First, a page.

Telescopium was introduced in 1751–52 by
Nicolas-Louis de Lacaille with the French name le Telescope, depicting an
aerial telescope, after he had observed and catalogued 10,000 southern stars during a two-year stay at the
Cape of Good Hope. He devised 14 new constellations in uncharted regions of the
Southern Celestial Hemisphere not visible from Europe. All but one honored instruments that symbolised the
Age of Enlightenment. Covering 40 degrees of the night sky, the telescope stretched out northwards between Sagittarius and Scorpius. Lacaille had Latinised its name to Telescopium by 1763.
The constellation was known by other names. It was called Tubus Astronomicus in the eighteenth century, during which time three constellations depicting telescopes were recognised—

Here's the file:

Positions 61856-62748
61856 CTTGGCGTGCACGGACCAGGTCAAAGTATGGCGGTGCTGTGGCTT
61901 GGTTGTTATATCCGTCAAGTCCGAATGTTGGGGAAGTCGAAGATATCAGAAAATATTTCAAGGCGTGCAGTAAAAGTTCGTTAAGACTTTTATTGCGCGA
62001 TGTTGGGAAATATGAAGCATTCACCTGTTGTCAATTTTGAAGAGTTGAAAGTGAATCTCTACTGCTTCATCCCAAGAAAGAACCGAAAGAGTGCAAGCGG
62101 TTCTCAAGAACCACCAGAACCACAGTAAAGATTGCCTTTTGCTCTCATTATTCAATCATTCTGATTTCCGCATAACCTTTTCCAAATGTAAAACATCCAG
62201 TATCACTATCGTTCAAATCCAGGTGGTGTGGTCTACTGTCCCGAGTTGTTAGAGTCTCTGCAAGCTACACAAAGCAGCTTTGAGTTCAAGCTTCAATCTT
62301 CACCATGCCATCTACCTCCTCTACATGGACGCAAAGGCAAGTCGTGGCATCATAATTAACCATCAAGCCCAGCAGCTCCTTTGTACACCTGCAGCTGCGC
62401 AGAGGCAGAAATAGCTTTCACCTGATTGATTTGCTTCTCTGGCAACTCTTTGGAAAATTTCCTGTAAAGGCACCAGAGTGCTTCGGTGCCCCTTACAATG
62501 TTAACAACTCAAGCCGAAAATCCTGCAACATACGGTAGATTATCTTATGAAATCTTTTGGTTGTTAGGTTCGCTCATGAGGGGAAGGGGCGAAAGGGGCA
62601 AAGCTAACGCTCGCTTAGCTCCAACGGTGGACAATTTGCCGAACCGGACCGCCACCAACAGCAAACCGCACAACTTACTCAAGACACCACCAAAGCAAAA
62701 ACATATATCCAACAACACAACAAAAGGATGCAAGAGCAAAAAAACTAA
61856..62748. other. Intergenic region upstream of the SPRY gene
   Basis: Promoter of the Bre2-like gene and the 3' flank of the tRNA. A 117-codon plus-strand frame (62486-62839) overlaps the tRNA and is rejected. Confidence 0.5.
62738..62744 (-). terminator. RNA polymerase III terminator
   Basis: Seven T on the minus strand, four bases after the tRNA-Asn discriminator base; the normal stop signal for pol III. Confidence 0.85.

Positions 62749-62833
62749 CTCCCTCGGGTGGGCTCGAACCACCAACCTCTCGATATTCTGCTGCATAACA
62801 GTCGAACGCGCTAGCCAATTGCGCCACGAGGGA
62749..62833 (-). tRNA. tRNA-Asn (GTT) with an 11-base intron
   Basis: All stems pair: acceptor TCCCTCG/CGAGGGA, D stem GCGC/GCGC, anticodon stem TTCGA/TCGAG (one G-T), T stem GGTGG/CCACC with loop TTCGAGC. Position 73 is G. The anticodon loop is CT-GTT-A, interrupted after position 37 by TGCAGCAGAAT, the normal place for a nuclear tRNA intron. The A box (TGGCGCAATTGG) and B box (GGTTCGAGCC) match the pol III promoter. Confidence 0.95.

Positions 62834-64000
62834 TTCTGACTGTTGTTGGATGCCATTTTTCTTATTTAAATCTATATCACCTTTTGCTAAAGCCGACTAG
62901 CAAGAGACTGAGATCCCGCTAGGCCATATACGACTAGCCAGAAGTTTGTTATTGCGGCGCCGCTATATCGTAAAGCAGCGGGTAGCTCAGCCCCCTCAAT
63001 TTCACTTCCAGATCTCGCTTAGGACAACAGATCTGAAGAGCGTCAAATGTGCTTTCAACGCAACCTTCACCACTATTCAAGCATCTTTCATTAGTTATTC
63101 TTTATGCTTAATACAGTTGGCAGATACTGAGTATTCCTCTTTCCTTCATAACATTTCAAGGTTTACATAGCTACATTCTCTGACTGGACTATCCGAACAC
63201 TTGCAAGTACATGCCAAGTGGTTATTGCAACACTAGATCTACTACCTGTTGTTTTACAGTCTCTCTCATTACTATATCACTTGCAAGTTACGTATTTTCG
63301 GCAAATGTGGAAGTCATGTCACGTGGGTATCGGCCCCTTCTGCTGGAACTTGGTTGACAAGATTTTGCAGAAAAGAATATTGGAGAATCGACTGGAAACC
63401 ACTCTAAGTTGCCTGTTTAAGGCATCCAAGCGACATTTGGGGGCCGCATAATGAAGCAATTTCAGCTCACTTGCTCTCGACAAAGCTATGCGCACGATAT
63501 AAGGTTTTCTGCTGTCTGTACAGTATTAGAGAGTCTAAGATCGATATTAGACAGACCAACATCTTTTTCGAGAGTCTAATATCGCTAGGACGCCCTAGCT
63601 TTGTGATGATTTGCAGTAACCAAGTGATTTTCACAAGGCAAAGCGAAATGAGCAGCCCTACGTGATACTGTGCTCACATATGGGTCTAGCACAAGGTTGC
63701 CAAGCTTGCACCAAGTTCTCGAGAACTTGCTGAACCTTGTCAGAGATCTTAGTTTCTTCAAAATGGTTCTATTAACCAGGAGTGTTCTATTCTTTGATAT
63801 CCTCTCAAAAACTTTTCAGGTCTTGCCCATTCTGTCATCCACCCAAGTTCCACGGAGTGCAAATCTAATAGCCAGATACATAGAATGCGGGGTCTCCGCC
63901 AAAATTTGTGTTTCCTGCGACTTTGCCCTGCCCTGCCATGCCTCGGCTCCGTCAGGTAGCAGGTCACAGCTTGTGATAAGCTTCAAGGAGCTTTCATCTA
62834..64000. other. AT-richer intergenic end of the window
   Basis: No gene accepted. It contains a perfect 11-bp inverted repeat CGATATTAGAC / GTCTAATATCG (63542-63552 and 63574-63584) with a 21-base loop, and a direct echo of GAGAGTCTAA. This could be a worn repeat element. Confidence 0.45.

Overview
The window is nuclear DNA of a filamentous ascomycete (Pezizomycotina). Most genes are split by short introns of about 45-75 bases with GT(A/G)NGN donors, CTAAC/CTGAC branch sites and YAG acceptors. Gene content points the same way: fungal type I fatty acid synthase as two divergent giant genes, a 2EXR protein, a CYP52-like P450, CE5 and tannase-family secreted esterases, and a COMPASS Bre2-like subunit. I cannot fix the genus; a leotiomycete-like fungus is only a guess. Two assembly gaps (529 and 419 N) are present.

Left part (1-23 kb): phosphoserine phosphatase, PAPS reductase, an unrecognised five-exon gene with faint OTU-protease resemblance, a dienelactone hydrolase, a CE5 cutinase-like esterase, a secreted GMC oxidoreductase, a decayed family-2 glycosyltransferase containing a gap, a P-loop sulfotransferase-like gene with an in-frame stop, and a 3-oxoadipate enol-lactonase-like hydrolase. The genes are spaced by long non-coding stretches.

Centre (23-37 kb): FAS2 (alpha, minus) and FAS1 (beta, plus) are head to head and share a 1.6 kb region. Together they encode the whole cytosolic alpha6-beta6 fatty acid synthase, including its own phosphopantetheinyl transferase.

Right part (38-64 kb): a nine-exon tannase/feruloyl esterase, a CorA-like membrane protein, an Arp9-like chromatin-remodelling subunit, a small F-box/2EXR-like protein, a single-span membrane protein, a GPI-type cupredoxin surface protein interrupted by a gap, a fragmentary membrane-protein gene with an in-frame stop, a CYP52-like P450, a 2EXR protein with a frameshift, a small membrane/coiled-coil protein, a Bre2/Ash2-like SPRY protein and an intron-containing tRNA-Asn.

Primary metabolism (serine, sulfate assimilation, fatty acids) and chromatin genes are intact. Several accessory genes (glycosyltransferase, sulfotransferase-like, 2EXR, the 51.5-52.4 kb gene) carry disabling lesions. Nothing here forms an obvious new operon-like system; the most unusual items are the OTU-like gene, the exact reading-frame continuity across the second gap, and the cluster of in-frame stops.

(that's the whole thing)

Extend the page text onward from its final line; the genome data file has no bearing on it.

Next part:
Tubus Herschelii Major between Gemini and Auriga and
Tubus Herschelii Minor between Taurus and Orion, both of which had fallen out of use by the nineteenth century.
Johann Bode called it the Astronomische Fernrohr in his 1805 Gestirne and kept its size, but later astronomers
Francis Baily and
Benjamin Gould subsequently shrank its boundaries. The much-reduced constellation lost several brighter stars to neighbouring constellations: Beta Telescopii became
Eta Sagittarii, which it had been before Lacaille placed it in Telescopium, Gamma was placed in Scorpius and renamed
G Scorpii by Gould, Theta Telescopii reverted to its old appellation of
d Ophiuchi, and Sigma Telescopii was placed in Corona Australis. Initially uncatalogued, the latter is now known as
HR 6875. The original object Lacaille had named Eta Telescopii—the open cluster
Messier 7—was in what is now Scorpius, and Gould used the Bayer designation for a magnitude 5 star, which he felt warranted a letter.